Binomial vs product of binomial in likelihood for Bayesian inference

I am working through McElreath's book on statistical rethinking. One of the problems is the following:

Using grid approximation, compute the posterior distribution for the probability of a birth being a boy. Assume a uniform prior probability. Which parameter value maximizes the posterior probability?

We are given 2 vectors, each of length 100. The components of each vector correspond to a particular family and takes on value 1 if the child is a boy and 0 if it's a girl. The first vector is for the first-born child for each family while the second vector is for the second-born child for each family.

To construct the likelihood, I consider each family as an independent sample. Within the family, the distribution of the sex of the children is binomial. Thus, if $$p$$ is the probability of being a boy, and $$x_1,\dots,x_{100}$$ represent the number of boys for each family, I get that the likelihood is $$\binom{2}{x_1}p^{x_1}(1-p)^{2-x_1}\cdot\cdots\cdot \binom{2}{x_{100}}p^{x_{100}}(1-p)^{2-x_{100}}$$.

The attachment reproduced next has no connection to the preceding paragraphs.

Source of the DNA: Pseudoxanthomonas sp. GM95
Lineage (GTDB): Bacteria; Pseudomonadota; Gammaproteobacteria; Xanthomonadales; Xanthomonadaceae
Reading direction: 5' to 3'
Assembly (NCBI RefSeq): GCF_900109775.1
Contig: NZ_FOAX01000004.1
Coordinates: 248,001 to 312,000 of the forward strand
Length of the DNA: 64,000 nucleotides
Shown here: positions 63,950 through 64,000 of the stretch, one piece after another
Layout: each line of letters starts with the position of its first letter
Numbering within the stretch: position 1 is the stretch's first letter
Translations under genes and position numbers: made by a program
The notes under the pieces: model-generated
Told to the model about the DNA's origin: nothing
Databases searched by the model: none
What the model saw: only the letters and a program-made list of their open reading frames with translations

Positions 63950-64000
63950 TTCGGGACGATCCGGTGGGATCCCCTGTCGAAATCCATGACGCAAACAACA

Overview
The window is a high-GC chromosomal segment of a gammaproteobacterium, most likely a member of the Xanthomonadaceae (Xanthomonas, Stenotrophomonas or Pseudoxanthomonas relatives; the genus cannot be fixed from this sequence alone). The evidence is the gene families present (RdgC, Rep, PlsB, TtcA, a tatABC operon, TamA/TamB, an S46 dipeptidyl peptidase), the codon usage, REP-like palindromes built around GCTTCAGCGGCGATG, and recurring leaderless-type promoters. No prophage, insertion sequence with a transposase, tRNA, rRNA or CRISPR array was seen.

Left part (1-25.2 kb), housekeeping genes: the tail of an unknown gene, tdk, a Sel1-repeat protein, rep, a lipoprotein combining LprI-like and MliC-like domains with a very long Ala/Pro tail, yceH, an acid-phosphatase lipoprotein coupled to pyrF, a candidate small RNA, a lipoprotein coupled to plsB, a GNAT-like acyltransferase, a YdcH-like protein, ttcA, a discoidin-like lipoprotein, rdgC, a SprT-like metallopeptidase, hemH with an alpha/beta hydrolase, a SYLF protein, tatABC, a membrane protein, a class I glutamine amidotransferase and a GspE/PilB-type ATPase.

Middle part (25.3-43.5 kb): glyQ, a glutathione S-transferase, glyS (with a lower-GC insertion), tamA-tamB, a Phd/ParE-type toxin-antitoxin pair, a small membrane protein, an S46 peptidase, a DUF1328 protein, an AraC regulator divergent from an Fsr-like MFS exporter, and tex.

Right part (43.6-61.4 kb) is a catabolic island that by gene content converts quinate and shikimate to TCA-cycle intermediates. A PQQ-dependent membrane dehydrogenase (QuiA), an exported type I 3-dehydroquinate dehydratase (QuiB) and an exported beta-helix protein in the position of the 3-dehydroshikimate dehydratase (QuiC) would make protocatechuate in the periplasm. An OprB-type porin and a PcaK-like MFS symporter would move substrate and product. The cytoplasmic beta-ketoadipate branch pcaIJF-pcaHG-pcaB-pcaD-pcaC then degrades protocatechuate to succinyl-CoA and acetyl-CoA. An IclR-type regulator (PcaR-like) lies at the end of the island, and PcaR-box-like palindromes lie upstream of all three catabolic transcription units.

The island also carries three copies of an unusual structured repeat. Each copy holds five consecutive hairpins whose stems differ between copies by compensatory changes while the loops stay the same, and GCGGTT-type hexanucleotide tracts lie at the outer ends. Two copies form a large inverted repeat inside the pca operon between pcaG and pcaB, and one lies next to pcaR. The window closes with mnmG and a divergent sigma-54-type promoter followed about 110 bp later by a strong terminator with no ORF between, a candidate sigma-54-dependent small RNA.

I looked at the solutions and another approach considered was to pool the samples across all the families and consider it as a binomial distribution. The likelihood therefore is $$\binom{200}{x_1+\dots +x_{100}} p^{x_1 + \dots + x_{100}} (1-p)^{200-(x_1 + \dots + x_{100})}$$.

Mathematically, except for the constants, they're the same expression. (Or are the constants even equal?) From a modeling perspective, is there a difference between these 2 likelihoods? I'm surprised that the functional forms are almost the same.

This is an illustration of sufficiency in action within Bayesian statistics: when given a sample $$x_1,\dots,x_{100}$$ from a $$\mathcal B(2,p)$$ distribution, the posterior distribution of $$p$$ given that sample is the same as the posterior distribution of $$p$$ given the sum $$x_1+\cdots+x_{100}$$ because this sum is sufficient (meaning that the likelihood functions are proportional functions of $$p$$).